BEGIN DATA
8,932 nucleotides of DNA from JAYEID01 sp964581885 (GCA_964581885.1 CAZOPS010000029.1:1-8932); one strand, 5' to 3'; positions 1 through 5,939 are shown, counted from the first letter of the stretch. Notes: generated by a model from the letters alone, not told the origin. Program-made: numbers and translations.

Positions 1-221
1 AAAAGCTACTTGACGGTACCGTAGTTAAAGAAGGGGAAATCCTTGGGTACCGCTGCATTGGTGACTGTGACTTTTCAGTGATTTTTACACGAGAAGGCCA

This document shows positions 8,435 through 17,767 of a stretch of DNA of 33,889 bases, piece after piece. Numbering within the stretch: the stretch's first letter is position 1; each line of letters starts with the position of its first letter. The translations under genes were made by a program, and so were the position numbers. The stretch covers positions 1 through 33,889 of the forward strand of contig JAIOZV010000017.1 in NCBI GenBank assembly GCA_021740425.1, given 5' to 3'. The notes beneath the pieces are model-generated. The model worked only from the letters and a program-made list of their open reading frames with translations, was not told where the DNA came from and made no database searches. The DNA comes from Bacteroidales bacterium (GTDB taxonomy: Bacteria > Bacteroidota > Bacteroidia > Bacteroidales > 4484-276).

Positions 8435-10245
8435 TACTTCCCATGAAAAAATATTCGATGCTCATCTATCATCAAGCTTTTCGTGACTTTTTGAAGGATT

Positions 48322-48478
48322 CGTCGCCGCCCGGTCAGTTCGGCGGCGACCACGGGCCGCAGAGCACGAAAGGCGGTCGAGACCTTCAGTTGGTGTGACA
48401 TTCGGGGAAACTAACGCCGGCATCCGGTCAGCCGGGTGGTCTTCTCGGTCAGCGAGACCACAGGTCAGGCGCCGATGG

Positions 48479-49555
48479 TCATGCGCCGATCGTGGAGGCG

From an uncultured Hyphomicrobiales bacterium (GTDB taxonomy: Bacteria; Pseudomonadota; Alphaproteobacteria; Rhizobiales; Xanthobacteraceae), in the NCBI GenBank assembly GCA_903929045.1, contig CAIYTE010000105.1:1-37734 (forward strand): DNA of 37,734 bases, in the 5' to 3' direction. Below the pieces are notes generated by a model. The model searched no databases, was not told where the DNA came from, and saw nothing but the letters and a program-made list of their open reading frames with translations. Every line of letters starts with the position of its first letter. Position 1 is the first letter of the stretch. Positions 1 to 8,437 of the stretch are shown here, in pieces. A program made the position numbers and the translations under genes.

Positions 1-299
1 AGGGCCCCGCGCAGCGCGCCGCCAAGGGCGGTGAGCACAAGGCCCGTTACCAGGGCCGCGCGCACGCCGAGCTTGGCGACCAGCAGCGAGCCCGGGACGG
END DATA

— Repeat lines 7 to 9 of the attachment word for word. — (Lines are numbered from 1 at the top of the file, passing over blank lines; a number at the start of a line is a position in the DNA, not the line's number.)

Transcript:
Positions 48322-48478
48322 CGTCGCCGCCCGGTCAGTTCGGCGGCGACCACGGGCCGCAGAGCACGAAAGGCGGTCGAGACCTTCAGTTGGTGTGACA
48401 TTCGGGGAAACTAACGCCGGCATCCGGTCAGCCGGGTGGTCTTCTCGGTCAGCGAGACCACAGGTCAGGCGCCGATGG